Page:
2. You have written some very thoughtful comments about this episode! Yes, I agree with's difficult to reconcile the fact that the main character of the show, the hero, has this capacity for meanness. I think that it's for the best though. It makes her a more dynamic and interesting character that the show's audience can relate to...she's only human after all!

    Also, funny Twilight reference!! (ps-this is Sara F.)

  3. That line about being stalked is actually in the "Buffy vs. Edward" remix on YouTube! That's funny! And just to forewarn you Tom, Sara F. will defend Buffy relentlessly in any circumstances. So if you criticize Buffy's character again (which I'm sure you will, being Tom Dickinson, the self-proclaimed "overly critical bastard") be prepared to endure her wrath. :P

  4. If I ever called myself an "overly critical bastard," it was almost certainly in jest. I think I'm usually a pretty generous critic (just ask my co-reviewers at Behind the Sofa) and in particular I've been pretty good to the first season of Buffy. Much kinder than I thought I would be.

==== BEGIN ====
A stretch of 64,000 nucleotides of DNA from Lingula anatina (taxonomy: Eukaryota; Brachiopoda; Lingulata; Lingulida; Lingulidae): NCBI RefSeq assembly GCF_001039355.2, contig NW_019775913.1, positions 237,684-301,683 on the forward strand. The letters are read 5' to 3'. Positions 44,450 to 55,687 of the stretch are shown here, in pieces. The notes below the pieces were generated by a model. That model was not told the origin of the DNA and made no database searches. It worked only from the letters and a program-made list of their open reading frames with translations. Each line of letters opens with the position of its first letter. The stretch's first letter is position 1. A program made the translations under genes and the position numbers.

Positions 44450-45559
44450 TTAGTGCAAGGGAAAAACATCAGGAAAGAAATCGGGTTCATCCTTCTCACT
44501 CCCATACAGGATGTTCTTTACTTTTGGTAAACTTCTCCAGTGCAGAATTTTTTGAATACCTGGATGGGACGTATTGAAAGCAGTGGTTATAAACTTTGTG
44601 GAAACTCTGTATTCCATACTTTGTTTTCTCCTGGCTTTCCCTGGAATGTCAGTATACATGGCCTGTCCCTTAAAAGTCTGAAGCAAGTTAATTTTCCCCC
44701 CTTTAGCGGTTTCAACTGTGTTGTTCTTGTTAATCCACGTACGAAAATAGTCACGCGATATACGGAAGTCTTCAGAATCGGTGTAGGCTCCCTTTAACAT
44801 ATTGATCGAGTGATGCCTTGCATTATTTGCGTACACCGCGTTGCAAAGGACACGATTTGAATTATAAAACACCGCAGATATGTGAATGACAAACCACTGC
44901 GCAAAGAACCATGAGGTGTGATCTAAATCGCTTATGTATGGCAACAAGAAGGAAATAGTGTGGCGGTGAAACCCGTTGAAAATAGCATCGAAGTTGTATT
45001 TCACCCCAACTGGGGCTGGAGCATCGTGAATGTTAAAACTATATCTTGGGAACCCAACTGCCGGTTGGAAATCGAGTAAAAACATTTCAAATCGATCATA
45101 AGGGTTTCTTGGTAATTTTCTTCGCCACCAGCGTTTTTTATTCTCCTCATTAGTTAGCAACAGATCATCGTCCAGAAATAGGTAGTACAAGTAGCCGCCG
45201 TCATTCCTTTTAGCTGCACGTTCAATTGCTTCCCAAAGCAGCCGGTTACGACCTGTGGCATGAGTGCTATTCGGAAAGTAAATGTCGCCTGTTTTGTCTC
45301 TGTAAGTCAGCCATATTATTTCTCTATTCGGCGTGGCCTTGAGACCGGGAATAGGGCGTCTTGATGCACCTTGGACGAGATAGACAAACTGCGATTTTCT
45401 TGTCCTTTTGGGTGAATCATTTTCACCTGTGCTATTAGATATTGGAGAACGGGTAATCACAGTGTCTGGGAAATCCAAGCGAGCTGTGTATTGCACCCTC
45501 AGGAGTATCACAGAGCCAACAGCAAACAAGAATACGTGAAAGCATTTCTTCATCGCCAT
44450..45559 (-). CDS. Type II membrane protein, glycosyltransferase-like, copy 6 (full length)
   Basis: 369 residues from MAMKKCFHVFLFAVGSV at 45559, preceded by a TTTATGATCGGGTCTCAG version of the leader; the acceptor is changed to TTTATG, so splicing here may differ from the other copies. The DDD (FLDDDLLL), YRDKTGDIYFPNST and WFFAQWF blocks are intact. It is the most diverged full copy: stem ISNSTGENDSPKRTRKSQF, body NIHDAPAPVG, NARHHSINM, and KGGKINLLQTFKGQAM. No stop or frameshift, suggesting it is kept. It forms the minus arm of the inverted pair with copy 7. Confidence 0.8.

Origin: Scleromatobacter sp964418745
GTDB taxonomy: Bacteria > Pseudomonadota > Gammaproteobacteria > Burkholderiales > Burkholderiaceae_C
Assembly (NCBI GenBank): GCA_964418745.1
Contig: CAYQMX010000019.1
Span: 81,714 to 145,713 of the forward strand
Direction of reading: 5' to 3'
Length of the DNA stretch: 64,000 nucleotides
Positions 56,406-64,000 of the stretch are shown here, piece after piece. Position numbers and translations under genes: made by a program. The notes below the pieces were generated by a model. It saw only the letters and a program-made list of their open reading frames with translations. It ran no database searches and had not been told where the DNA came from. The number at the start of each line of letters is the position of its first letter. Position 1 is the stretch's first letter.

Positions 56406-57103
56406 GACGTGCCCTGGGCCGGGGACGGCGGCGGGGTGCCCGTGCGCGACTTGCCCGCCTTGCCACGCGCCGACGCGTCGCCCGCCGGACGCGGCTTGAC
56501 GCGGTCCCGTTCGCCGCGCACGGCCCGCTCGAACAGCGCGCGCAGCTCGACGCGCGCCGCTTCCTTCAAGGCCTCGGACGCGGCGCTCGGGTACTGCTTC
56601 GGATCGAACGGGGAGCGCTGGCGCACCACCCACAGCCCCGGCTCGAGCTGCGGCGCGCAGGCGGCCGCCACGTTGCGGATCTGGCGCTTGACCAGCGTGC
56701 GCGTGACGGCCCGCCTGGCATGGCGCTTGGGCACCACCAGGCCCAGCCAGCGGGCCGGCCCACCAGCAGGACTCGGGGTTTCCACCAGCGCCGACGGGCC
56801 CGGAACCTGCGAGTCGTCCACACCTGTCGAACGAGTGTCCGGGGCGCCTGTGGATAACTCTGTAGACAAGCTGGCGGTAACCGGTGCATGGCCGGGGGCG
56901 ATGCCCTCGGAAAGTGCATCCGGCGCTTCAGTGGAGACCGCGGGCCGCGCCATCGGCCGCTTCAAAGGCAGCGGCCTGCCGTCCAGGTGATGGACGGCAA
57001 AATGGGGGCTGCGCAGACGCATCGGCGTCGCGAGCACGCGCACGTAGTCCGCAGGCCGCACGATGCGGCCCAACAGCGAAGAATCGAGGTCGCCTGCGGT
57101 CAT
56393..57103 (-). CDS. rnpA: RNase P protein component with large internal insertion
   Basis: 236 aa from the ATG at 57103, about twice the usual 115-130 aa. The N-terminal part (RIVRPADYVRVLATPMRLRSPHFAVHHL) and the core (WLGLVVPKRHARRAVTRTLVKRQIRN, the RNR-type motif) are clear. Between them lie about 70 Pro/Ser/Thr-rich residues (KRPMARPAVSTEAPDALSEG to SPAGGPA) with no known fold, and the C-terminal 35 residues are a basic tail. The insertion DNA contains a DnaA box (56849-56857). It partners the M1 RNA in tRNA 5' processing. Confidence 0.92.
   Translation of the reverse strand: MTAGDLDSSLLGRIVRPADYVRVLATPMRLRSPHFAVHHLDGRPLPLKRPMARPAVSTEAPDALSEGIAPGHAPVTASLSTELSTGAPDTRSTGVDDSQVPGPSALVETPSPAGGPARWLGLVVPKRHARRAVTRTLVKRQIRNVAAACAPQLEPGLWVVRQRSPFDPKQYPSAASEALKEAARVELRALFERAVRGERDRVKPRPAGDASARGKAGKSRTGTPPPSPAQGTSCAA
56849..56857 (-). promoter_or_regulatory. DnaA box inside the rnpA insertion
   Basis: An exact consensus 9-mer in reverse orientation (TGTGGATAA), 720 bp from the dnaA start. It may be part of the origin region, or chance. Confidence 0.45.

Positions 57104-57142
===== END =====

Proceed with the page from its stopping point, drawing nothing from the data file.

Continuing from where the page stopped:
As far as Buffy's character in this episode is concerned, I still don't really think it's consistent with how she's written anywhere else. It would be an interesting development for her character if it were something that were ever referred to again, or something that we saw her struggle with on an ongoing basis, but it's mostly just put away at the end of this episode.